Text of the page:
"This Wilkes Land impact is much bigger than the impact that killed the dinosaurs, and probably would have caused catastrophic damage at the time," said Ralph von Frese, a professor of geological sciences at Ohio State University.

He and Laramie Potts, a postdoctoral researcher in geological sciences, led the team that discovered the crater. They collaborated with other Ohio State and NASA scientists, as well as international partners from Russia and Korea. They reported their preliminary results in a recent poster session at the American Geophysical Union Joint Assembly meeting in Baltimore.

The scientists used gravity fluctuations measured by NASA's GRACE satellites to peer beneath Antarctica's icy surface, and found a 200-mile-wide plug of mantle material -- a mass concentration, or "mascon" in geological parlance -- that had risen up into the Earth's crust.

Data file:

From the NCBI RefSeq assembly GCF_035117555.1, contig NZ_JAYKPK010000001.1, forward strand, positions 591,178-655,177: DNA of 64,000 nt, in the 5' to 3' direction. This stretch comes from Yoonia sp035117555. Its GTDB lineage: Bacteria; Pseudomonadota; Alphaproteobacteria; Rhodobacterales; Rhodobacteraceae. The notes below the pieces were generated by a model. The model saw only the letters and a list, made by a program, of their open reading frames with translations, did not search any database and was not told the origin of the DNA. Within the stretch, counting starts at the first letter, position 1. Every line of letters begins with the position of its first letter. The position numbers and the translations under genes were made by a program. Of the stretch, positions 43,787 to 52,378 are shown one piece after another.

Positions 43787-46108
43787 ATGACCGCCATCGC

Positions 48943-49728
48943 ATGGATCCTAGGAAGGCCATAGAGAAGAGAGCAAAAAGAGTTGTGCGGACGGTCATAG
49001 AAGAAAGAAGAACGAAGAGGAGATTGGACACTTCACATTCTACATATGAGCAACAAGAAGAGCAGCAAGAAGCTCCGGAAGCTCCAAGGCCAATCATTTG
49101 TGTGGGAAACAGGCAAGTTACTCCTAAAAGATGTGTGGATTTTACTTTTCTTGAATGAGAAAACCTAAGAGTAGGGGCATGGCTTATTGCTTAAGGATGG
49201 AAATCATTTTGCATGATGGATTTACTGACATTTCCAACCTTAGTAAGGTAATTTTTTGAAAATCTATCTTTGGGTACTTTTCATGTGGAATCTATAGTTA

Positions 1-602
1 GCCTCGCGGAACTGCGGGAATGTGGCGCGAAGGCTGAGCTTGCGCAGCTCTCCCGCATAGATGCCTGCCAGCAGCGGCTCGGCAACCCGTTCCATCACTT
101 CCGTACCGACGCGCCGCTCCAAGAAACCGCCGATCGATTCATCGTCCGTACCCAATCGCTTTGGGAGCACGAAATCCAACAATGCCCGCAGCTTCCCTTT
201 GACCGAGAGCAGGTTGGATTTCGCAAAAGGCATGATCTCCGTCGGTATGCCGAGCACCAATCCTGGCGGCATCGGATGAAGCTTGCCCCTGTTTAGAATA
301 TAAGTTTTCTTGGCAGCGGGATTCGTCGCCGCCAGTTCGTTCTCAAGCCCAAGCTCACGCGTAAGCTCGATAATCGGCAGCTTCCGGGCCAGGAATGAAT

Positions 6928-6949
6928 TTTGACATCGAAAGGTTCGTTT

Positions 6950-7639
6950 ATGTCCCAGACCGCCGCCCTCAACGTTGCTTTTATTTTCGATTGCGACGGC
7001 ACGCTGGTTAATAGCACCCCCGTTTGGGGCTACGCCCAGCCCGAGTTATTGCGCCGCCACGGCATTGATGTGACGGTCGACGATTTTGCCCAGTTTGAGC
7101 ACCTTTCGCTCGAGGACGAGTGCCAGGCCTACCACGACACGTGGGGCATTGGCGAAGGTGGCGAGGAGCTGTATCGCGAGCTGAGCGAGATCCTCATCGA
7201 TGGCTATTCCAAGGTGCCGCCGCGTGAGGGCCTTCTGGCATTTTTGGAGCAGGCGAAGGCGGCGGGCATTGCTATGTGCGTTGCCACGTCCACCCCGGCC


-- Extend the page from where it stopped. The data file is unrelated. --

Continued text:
Mascons are the planetary equivalent of a bump on the head. They form where large objects slam into a planet's surface. Upon impact, the denser mantle layer bounces up into the overlying crust, which holds it in place beneath the crater.

When the scientists overlaid their gravity image with airborne radar images of the ground beneath the ice, they found the mascon perfectly centered inside a circular ridge some 300 miles wide -- a crater easily large enough to hold the state of Ohio.

Taken alone, the ridge structure wouldn't prove anything. But to von Frese, the addition of the mascon means "impact." Years of studying similar impacts on the moon have honed his ability to find them.